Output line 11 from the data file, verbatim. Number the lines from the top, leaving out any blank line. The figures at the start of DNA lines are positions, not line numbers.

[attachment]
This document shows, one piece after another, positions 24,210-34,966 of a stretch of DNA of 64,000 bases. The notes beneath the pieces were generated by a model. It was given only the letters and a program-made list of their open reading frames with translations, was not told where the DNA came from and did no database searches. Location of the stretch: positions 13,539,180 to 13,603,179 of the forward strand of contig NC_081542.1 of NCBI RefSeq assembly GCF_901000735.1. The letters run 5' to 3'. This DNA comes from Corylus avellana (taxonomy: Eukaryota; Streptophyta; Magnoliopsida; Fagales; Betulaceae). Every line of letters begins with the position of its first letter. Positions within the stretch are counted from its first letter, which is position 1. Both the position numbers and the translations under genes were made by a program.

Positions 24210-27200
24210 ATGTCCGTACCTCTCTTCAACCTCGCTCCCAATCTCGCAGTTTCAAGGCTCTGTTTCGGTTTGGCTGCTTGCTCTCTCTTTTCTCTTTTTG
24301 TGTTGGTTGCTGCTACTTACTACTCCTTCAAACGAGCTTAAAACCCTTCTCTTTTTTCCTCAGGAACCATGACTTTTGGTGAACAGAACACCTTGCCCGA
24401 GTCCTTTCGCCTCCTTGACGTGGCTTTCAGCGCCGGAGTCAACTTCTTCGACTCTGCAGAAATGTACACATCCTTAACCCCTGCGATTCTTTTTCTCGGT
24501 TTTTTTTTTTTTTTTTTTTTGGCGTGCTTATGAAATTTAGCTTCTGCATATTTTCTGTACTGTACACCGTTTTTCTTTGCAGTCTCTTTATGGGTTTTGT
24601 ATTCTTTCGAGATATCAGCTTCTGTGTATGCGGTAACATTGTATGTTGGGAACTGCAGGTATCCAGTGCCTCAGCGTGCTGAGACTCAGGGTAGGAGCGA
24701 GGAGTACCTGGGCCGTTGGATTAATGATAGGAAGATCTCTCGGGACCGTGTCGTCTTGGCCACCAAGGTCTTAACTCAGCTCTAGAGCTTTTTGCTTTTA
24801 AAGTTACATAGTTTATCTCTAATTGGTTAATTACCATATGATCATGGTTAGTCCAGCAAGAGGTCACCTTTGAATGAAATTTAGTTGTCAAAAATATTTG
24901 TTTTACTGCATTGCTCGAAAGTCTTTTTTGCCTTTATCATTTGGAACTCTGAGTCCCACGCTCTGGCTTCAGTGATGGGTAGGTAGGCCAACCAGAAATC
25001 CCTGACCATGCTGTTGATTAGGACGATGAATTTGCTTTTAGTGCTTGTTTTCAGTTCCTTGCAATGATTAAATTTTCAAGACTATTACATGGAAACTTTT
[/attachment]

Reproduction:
25001 CCTGACCATGCTGTTGATTAGGACGATGAATTTGCTTTTAGTGCTTGTTTTCAGTTCCTTGCAATGATTAAATTTTCAAGACTATTACATGGAAACTTTT